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Published by Leave your thoughts <p>“Traditional museum buildings are imposing, often built in a sepulchral neoclassicist style that hulks over people below while insisting on a particular Western-centric idea of art and history. There have been some changes since – many a side effect of the commercialisation of museums as competing tourist attractions with an eye on audience numbers – but the old model remains robust even as architects and museum directors have tried to create museums that reflect changing times”, writes Joe Lloyd in his review of “Imagining the Future Museum: 21 Dialogues with Architects” by András Szántó.</p>

Jeffrey Gibson, co-presented by SITE Santa Fe, to represent the United States at La Biennale di Venezia

Published by Leave your thoughts <p>SITE Santa Fe, New Mexico, in cooperation with the Portland Art Museum, Oregon, and the U.S. Department of State’s Bureau of Educational and Cultural Affairs has announced that Jeffrey Gibson, will represent the United States at La Biennale di Venezia, the 60th International Art Exhibition. We assisted both Jeffrey Gibson Studio and SITE Santa Fe in past planning work, and congratulate them on this landmark endeavor.</p>

Art Basel Conversation: The Architecture of the Future Museum

Published by Leave your thoughts <p>As museums seek to become more open, community-centered, experiential, digital, and connected to nature, architects can help realize their ambitions. Moderated by András Szánto, this conversation explores how architecture can lead the way in advancing and enhancing the museum. With Lina Ghotmeh(Founder, Lina Ghotmeh Architecture, Paris), Klaus Biesenbach (Director, Neue Nationalgalerie, Berlin), Kulapat Yantrasast (Founder and Creative Director of WHY, Los Angeles) and Jacques Herzog (co-Founder, Herzog & de Meuron, Basel).</p>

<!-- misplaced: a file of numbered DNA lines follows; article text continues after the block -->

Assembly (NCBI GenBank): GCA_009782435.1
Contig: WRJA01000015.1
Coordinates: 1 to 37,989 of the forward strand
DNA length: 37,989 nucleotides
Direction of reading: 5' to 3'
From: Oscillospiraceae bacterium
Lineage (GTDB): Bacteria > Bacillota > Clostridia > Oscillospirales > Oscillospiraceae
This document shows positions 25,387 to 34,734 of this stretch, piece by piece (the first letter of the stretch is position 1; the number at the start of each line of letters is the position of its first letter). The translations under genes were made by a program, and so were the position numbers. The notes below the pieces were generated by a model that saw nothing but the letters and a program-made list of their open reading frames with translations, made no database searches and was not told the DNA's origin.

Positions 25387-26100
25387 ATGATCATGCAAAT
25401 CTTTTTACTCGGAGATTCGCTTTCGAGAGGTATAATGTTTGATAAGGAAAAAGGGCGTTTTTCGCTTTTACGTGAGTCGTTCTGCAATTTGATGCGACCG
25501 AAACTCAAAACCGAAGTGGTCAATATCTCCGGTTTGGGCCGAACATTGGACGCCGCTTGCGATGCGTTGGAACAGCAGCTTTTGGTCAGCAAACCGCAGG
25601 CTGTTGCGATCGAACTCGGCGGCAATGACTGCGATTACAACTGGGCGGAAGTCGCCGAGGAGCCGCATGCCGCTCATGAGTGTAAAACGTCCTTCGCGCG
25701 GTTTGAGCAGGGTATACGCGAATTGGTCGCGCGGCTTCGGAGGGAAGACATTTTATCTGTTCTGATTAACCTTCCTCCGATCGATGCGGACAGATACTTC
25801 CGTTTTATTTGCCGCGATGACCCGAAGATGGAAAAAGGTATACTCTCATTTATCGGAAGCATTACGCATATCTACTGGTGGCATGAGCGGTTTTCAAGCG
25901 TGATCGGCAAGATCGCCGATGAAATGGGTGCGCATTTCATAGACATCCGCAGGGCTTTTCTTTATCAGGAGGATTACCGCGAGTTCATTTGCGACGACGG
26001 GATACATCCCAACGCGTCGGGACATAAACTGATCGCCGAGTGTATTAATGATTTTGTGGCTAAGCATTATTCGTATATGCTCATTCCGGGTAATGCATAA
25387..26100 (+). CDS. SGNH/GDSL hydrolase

Museums May Not Lead Technological Innovation, But Here’s the Vital Role They Play in an A.I.-Powered Age

Published by Leave your thoughts <p>Two months after the inaugural edition of the Museums of Tomorrow Roundtable, FAMSF director Thomas P. Campbell and cultural advisor András Szántó reflect on what of A.I. means for arts institutions. Will the latest advances bring about a growth spurt for arts institutions, injecting new forms of creativity and arming them with powerful tools to pursue scholarship and visitor engagement? Or will A.I., along with all the widely catalogued distractions of our digitally-saturated world, trigger museums’ slow fade into oblivion, eroding their cultural authority while tomorrow’s artists and audiences gravitate elsewhere? Read the full Artnet op-ed.</p>


Published by Leave your thoughts <p>Andras Szanto, together with art critic and journalist Christian Viveros-Fauné, recently collaborated on the book “WHERE THE WILD THINGS ARE” by Hungarian artist Szabolcs Bozó, edited by Katharine Kostyál. Bozó is a major figure in the contemporary art world, renowned for his stunning, large-scale paintings that explore themes of the natural world, human nature, and spirituality. This beautifully illustrated volume provides an in-depth look at Bozó’s life and work, offering readers a glimpse into the mind of a true visionary artist.</p>